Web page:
I had the pleasure of reading an eARC of this book back in the summer, and I just finished it for the second time (couldn’t resist re-reading when I had the beautiful Waterstones special edition). Overall, I really enjoyed this book! The series has lots of potential. The world-building is creative, the hints of fantasy are clever, I loved the twist on history. The main character Nina is wonderfully morally grey, and there are a whole bunch of love interests that she is not even entertaining. Got to love it.
Star rating: 4 stars
The book is set in France over the course of a number of years. In fact, the only reason this isn’t a 5 star read for me is that the passage of time is difficult to follow in places. Nina, as a child, joins the Guild of Thieves after her sister saves her from enduring the same fate as herself. Azelma is sold by their father to the Tiger, Lord of the Guild of Flesh (basically a vile character who turns the Guild of Sisters into a guild of human trafficking, drugging all of the women so they don’t remember their lives and can’t escape – it’s a really dark book).
Nina will do anything to get her sister back – but history starts to repeat itself with her father’s ward Ettie, putting Nina and Ettie on to a new adventure, with a whole host of interesting characters. There is Montparnasse of the Guild of Assassins, St Juste of the revolutionaries, and none other than the Dauphin of France. Nina has caught the eye of all three, and the romance could go any way up to yet (but I do have a favourite!)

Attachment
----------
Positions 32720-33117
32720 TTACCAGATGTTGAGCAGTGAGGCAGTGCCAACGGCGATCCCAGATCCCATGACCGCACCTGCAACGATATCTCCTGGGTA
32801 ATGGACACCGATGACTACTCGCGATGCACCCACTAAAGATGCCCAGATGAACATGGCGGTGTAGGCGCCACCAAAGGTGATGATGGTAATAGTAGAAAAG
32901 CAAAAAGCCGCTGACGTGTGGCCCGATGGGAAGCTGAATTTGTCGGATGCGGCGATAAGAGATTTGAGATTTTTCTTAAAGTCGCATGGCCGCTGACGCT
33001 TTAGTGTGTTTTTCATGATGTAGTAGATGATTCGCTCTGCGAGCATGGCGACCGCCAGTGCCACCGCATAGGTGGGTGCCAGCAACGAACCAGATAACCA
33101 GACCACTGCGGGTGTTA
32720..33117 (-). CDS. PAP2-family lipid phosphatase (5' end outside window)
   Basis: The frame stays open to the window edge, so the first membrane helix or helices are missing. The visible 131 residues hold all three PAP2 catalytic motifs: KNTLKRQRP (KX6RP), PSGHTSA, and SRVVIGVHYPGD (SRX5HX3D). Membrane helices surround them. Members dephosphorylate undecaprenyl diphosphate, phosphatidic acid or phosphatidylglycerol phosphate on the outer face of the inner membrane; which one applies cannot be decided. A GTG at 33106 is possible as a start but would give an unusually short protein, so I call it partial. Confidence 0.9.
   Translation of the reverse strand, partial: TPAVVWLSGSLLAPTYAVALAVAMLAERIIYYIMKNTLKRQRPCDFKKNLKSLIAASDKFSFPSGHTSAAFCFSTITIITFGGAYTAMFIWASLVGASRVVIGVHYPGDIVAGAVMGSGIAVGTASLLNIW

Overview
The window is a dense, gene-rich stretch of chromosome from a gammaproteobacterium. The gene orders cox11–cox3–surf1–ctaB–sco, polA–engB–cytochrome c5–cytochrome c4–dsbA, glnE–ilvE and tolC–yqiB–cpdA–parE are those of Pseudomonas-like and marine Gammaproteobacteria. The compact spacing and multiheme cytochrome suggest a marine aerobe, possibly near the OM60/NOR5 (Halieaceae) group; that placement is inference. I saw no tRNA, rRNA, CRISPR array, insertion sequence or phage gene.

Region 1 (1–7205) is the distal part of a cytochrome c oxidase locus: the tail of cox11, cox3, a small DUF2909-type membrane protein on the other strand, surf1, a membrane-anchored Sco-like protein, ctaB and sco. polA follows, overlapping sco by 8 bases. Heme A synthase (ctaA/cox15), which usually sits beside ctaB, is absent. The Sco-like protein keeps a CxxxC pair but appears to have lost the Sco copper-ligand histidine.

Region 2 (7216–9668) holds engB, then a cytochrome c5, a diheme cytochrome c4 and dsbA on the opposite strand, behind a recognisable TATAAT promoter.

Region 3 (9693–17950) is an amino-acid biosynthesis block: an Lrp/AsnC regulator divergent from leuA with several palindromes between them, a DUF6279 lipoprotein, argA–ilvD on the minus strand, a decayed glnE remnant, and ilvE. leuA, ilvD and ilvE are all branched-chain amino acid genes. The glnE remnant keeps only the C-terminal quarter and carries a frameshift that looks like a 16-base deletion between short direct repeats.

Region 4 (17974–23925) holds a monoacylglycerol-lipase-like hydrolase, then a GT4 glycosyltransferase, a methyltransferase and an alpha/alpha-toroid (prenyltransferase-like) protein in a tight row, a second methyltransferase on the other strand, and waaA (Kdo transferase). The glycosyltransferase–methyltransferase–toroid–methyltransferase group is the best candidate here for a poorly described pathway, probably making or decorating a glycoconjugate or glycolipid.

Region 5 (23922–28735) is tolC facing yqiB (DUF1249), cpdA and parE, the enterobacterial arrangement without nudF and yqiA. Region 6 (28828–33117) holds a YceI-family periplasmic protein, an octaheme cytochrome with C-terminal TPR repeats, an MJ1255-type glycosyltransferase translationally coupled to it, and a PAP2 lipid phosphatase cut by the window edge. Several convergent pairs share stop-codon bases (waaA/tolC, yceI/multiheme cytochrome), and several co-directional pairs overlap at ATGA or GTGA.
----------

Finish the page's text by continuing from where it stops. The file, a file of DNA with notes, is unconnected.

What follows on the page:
From the dynamic of the Court, to the plot full of twists (this book is packed with action), this is not a book to miss. I feel like people who haven’t seen Les Mis enjoy it more (it’s supposed to be a retelling I think, but I have no idea how it does in that sense!). The last fifty pages or so are absolutely wild – I think it was so wild that I blanked it out after my first read so this second read was like reading the end for the first time!
Overall this is an excellent debut – the series has a lot of potential to get even better. I honestly hope Kester Grant writes an adult novel at some point so she doesn’t have to hold back at all. This is very dark and graphic for YA.
Have you read The Court of Miracles? What are your favourite books set in France? Let me know in the comments!